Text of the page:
Sometimes the only way out is through. (Anonymous)
There are so many things swirling in my mind right now, so much pain that lives close to the edge of my social mask I wear daily. I try my best to keep the pain at bay, forcing myself to smile and be grateful for the blessings of others. I try so hard to be grateful for the little things, like holding a newborn baby, seeing big puffy white clouds in the brilliant blue sky, and petting my cats’ furry bellies.
The truth is that today, dear reader, I am so damn lonely I can barely see straight. Even being around people has not helped because there is this thing between me and them. I do not know how to explain it, but it’s a barrier of sorts. I hear the words of others and make all the appropriate facial expressions one is supposed to make in order to lift my mood and elevate me, but it is not working. Again.
I do not know whether it is loneliness, depression, lingering sadness, grief, or hormonal fluctuations. I try not to figure it out because as Henri Nouwen once wrote “demons love to be analyzed” but let’s be clear, the grief is here.
So many things in my life have not turned out the way I planned them. I have so much to be grateful for and yet there are some very real things my heart desires that I fear will not come to pass. What is there to do? Where do I go when things are this intense?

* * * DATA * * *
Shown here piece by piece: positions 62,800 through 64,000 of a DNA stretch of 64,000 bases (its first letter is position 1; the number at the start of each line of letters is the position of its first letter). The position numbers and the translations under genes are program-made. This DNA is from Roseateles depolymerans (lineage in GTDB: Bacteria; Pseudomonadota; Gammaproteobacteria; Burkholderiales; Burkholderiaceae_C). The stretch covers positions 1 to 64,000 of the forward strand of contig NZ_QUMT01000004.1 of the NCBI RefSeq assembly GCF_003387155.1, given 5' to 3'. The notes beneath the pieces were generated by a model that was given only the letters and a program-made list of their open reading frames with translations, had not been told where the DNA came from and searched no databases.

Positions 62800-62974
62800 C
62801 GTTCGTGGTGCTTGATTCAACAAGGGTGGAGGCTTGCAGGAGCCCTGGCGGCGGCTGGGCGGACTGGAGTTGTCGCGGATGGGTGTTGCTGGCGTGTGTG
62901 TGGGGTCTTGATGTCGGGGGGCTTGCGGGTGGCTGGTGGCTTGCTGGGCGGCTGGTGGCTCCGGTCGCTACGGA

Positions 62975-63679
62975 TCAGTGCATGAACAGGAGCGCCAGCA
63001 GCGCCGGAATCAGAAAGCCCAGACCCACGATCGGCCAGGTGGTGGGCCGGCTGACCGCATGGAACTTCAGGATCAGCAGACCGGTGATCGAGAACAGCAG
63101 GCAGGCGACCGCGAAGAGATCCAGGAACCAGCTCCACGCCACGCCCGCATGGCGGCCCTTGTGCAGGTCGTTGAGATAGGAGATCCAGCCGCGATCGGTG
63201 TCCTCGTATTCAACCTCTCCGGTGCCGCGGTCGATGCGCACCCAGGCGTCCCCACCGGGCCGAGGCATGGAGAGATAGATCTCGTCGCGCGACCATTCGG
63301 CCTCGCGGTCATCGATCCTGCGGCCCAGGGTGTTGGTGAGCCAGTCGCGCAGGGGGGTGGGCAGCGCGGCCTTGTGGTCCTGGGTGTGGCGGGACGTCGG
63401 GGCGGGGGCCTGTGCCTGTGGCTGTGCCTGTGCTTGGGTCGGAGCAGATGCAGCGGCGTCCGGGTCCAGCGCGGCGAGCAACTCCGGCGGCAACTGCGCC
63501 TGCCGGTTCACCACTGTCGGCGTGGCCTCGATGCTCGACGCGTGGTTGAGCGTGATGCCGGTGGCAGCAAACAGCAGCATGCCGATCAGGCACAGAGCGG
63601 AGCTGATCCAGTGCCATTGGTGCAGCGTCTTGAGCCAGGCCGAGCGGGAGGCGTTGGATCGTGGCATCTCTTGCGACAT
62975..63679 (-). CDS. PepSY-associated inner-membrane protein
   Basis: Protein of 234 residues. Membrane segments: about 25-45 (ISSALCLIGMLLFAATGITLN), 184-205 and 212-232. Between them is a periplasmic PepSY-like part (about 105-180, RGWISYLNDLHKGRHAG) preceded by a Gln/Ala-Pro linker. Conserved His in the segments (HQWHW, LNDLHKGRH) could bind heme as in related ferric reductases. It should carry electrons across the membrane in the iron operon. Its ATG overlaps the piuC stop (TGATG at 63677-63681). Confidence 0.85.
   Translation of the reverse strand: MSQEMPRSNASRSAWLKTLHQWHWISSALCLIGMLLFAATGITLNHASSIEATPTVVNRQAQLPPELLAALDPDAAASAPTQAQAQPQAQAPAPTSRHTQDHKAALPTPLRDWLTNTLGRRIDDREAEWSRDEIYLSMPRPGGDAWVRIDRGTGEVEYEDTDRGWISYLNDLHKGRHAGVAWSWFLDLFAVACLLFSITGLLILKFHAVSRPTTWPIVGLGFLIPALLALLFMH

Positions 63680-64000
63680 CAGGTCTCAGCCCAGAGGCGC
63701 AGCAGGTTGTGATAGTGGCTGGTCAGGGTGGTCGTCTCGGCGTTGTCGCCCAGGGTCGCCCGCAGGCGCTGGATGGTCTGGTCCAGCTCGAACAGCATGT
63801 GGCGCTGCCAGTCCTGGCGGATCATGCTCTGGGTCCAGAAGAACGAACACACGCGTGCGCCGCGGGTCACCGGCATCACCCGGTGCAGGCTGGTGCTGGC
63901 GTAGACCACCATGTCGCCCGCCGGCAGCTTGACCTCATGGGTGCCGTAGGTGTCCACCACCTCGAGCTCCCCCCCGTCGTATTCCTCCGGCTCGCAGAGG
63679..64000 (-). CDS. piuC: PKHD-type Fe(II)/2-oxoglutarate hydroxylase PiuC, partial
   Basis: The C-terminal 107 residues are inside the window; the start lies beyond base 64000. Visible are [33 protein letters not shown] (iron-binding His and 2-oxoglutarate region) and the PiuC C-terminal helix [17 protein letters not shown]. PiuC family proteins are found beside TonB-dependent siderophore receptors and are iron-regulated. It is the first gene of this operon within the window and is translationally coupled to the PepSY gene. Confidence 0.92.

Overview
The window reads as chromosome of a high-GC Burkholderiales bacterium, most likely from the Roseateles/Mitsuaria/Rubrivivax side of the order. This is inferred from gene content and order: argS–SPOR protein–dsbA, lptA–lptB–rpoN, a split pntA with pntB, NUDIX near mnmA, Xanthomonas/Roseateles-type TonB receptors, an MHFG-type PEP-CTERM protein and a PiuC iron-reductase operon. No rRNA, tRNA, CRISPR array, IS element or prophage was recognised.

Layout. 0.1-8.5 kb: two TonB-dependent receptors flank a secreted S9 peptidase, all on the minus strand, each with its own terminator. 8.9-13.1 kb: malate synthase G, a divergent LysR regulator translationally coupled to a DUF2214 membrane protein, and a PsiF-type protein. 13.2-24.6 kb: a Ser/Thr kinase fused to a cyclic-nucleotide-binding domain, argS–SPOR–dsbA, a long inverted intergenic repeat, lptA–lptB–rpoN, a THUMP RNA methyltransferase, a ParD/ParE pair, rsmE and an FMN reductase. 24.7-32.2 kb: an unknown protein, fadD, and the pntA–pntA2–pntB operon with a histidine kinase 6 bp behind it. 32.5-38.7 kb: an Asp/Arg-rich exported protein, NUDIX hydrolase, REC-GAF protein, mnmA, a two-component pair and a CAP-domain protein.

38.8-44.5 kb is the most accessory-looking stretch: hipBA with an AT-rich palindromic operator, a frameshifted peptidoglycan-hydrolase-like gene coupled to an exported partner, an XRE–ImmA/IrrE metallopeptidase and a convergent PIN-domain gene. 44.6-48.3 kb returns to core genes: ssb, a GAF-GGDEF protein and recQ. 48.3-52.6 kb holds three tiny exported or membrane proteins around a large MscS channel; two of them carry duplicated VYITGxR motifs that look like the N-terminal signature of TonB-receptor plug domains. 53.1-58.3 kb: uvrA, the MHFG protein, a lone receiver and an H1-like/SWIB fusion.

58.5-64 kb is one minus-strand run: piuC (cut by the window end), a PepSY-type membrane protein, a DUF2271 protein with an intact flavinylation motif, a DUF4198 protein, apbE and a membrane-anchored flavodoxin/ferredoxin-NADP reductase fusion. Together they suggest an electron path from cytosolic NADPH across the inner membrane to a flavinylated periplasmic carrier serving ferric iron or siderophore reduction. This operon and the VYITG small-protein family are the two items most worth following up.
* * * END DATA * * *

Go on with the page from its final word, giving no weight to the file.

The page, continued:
I am lucky enough to have a found an anonymous blogger whose voice speaks to me and reminds me who the Great Someone is that will never leave me but longs for my good, who is trustworthy, is aware of my struggles, and is transforming my heart. Many things that happened to me, that have shaped the woman I become are in the past. They no longer exist in the outside world but they linger on in my memories, both real and imagined.
My work, it seems, is to keep moving forward, to acknowledge the demons of depression, despair, grief, and loneliness but not to feed them any longer. This is where the real work of transformation occurs.
It also calls me to trust God, and surrender all of me to Him. Radical trust. Radical grace. Radical acceptance of my life, just as it is today. What a tough concept to swallow when we live in an instant-gratification and me-first-now culture.
So I will say it again: today has been hard for a variety of reasons. Nine years ago my father died and left me to pick up the pieces. It hasn’t been easy. I have made some beautiful and terrible choices along the way, but I strive to keep on going, trusting that God has my back all of the time and that this transformation is messy, time-consuming, but will ultimately result in my freedom from despair.
We delight in the beauty of the butterfly, but rarely admit the changes it has gone through to achieve that beauty. (Maya Angelou)
Nouwen, Henri. 2016. Love, Henri: Letters on the Spiritual Life. New York: Convergent.